Self-care is an important part of our health, both physical and mental. And when it comes to self-care, a bit of pampering goes a long way. But don’t only focus on your skin and nails; pay extra mind to your hair, too — an area many of us tend to overlook.
Like our skin, our hair goes through a lot on a day-to-day basis to make it dry and damaged. Add in monthly color or dye treatments, and it’s no wonder you’re worried about split ends! Occasionally, it’s a good idea to amplify your beauty routine to give your hair some extra TLC. That’s where hair masks come in.
What Do Hair Masks Actually Do?
Generally, hair masks replenish and rejuvenate dull strands. They provide nourishment and are ideal for when your hair has gone through the wringer. Hair masks are also popular for those looking to strengthen their strands and expedite hair growth.
Different ingredients and combinations serve various purposes, depending on your specific needs.
What Ingredients Are Used?
Hair masks come in a wide range of options from high-end, luxury brands to drugstore products to do-it-yourself ones. A simple internet search yields thousands of results. But, one of the best things about hair masks is you can easily make them at home with products you likely already have. For example:
Select ingredients from each of the following categories:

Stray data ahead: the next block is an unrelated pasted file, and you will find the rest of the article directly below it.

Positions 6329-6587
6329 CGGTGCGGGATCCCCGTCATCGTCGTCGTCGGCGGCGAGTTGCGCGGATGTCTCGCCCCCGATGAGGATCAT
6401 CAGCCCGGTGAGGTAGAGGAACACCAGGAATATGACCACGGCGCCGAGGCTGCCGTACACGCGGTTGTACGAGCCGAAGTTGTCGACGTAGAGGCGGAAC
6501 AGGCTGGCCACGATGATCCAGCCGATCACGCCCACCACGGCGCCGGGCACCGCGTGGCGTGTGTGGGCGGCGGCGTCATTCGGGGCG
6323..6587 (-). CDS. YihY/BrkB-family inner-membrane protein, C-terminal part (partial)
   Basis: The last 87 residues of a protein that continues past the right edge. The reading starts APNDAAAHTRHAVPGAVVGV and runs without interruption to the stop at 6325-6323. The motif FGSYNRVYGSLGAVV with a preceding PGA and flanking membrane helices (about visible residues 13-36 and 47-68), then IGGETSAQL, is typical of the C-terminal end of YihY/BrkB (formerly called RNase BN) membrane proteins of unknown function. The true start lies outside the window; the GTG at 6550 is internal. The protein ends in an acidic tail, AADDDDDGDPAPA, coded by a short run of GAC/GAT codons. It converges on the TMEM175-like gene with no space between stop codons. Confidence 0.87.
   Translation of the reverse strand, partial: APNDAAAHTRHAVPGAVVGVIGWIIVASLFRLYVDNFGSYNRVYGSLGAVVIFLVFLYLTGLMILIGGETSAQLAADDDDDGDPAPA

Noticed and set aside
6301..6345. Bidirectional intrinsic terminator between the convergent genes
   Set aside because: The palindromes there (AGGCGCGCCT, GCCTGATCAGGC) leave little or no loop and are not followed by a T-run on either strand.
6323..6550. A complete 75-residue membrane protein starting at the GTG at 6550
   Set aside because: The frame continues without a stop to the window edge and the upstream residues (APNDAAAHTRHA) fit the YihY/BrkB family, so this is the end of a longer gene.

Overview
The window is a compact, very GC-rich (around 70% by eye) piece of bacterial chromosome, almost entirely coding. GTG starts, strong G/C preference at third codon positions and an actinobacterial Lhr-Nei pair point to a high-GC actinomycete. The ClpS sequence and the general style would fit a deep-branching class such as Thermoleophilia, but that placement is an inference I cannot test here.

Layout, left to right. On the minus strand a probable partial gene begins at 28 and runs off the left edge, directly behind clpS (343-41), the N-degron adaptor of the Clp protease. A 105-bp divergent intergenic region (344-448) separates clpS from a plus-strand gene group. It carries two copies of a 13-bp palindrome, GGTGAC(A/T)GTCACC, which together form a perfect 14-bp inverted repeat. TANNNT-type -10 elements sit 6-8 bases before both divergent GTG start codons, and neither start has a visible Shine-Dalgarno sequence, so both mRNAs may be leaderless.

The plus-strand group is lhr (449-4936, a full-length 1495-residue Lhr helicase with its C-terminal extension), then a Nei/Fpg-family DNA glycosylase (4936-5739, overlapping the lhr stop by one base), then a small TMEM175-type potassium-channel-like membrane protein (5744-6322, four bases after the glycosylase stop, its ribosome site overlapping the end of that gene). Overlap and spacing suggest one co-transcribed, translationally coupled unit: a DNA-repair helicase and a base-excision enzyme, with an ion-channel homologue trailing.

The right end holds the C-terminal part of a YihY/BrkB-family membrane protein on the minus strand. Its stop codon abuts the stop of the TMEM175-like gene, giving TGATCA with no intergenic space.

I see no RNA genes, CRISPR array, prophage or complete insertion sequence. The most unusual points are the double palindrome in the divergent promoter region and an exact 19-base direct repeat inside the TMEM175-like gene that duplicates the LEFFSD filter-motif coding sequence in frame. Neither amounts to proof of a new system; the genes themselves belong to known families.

- Base (1): milk, coconut oil, apple cider vinegar, olive oil
- Fillers (2): baking soda, avocado, bananas, mayo, almond oil, lemon
- Strengthener (1): eggs, honey, yogurt
Of course, the ingredients you choose will depend on what you are looking for in a hair mask. For example, if you’re looking to moisturize your hair, yogurt and olive oil should be part of the mix. If you’re looking to clarify it, swap the yogurt for lemon juice.
How Do I Do A Hair Mask?
Some products, especially commercial ones, call for specific instructions. Always check the label for how long to leave the mask on for and any other directions.
After you wash your hair, towel it dry and comb it into sections. Apply the mask working your way from top to bottom. Depending on the type of mask you’re using — and ingredients involved — things may get a little messy. To err on the safe side, wear an old t-shirt or towel.
Massage the mixture into your scalp and work your way down. Apply any extra to the ends of your hair, as this is usually where it is the driest and most needed. To guarantee even distribution, use a wide-tooth comb to brush through your hair once.
Let the mask sit while you do other things in the shower, like shave or apply a face mask. Once the appropriate time passes, typically between 15 and 30 minutes, rinse and condition as usual.
It may take some experimentation to find a hair mask concoction that works best for you; but once you do, your hair will thank you!